Johann Stade was a stonemason and it is believed that when he sold the property to Henry Collings the butcher, he had built the shop together with the family residence at the rear and the horse stables. The bakehouse was added later, around 1863.
A bakery was in continuous operation in this building for about 100 years. The founder of this bakery, Franz Sonnemann, had come to South Australia in 1857 at the age of 22. He had worked for a baker in North Adelaide until he opened his own establishment in Hahndorf in 1861. It was the first commercial bakery in the Adelaide Hills. Bread carts drawn by magnificent Clydesdale horses serviced the surrounding townships and the growing tent city at the Echunga goldfields nearby. By the 1880's he advertised himself as a baker and grocer, licensed dealer in wine and spirits, and manufacturer of jam and jelly.
Extract from Aldine History of SA - FRANCIS HENRY SONNEMANN - was born in Kniested, Hanover, Germany, in 1834. After he served his time to the baking business he came to Adelaide in 1857, and remained three years, and eventually settled in Hahndorf and commenced his bakery and store; he also carries on a jam factory, cultivating his own fruit. He was councillor for the district eleven years. He married in 1859 Anna Jahns, of Germany, by whom he has six children.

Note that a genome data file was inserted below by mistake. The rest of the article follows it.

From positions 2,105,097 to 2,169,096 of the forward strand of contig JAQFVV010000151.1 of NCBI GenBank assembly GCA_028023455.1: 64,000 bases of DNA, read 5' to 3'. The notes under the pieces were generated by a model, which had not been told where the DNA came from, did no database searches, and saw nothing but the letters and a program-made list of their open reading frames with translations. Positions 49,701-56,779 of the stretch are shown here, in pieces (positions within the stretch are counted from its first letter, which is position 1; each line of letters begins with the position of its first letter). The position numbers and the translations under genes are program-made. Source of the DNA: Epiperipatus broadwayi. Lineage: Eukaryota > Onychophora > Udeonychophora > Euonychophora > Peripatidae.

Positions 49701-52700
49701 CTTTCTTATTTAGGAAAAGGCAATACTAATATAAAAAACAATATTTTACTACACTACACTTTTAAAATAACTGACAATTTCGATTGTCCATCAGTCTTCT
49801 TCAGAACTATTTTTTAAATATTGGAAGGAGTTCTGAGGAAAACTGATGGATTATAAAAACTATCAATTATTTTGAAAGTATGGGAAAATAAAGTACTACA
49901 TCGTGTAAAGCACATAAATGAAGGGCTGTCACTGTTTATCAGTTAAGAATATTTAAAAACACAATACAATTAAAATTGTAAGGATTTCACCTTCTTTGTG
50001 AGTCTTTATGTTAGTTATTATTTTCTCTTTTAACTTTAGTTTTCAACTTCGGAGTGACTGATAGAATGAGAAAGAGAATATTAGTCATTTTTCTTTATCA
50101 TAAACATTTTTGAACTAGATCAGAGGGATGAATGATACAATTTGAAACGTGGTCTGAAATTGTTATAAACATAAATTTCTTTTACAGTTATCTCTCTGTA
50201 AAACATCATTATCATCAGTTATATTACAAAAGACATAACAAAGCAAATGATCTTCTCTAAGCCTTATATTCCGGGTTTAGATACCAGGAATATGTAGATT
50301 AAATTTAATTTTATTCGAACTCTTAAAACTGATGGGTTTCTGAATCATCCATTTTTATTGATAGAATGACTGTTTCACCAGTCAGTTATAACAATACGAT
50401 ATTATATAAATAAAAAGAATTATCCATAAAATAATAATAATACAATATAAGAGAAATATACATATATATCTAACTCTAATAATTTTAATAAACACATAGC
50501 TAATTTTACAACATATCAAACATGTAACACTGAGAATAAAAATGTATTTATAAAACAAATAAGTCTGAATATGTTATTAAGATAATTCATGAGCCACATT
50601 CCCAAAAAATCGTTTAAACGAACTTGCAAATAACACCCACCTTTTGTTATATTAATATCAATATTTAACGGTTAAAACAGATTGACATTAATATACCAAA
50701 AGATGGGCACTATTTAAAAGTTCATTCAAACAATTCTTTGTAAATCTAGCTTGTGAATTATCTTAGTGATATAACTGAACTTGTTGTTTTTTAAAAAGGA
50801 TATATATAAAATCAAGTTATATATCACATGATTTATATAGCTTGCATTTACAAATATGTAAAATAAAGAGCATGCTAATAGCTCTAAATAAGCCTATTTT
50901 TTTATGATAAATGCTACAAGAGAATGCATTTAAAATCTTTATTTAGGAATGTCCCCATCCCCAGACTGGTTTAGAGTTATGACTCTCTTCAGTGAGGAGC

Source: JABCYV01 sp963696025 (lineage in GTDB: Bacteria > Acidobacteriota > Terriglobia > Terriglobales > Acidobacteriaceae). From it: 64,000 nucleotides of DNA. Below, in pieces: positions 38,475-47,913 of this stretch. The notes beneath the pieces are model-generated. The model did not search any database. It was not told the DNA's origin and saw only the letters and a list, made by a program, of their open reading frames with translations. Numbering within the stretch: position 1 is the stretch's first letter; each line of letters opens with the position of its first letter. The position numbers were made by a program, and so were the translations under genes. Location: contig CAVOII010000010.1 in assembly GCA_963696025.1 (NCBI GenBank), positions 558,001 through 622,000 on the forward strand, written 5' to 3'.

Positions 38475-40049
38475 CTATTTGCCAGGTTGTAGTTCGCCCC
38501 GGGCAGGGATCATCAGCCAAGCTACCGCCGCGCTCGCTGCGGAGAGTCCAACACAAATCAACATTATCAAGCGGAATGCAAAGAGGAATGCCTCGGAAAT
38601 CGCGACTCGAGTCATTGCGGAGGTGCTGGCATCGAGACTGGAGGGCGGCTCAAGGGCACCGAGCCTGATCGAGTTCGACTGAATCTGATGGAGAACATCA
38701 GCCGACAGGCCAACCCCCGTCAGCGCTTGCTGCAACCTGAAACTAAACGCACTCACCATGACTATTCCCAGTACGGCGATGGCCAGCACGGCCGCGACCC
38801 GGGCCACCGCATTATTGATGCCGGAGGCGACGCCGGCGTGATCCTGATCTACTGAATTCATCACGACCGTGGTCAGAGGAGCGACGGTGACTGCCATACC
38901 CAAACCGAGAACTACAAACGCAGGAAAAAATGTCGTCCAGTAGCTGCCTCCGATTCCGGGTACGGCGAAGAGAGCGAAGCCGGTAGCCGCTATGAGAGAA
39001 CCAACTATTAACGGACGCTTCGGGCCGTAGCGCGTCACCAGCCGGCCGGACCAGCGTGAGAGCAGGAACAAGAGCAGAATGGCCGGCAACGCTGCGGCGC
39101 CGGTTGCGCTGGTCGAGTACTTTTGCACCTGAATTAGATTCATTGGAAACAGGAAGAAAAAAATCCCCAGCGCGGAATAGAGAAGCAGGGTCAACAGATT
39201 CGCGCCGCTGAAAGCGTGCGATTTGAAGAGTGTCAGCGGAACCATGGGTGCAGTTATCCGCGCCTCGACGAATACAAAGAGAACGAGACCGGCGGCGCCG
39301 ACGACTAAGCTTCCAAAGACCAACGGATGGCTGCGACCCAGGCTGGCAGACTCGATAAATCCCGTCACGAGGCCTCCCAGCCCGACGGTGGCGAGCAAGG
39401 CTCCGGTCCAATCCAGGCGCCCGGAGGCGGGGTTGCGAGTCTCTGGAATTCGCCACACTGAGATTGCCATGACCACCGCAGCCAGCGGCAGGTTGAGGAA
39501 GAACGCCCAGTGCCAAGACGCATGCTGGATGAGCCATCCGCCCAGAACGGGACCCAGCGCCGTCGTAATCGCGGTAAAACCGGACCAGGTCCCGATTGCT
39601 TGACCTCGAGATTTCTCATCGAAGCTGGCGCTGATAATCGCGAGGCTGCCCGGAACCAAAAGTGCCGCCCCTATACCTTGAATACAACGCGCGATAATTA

At midnight, Sonnemann's Bakery was always a magnet for boarders at the Hahndorf Academy. Their dormitories overlooked the three buildings at No.72, the bakery, the shop with family residence at the rear, stables for the horses and a separate bakery building with an enormous oven that took up one wall. The original oven was in what is now the kitchen of the house, however, Mr Sonnermann had built the big oven sometime later. The boys used to slide down the Academy's balcony posts to sneak over Balhannah Road that separated the school from the source of delicious smells. Having helped to mix the dough in huge wooden troughs, they were rewarded with cups of hot coffee and slabs of Kuchen (cake) fresh from the oven.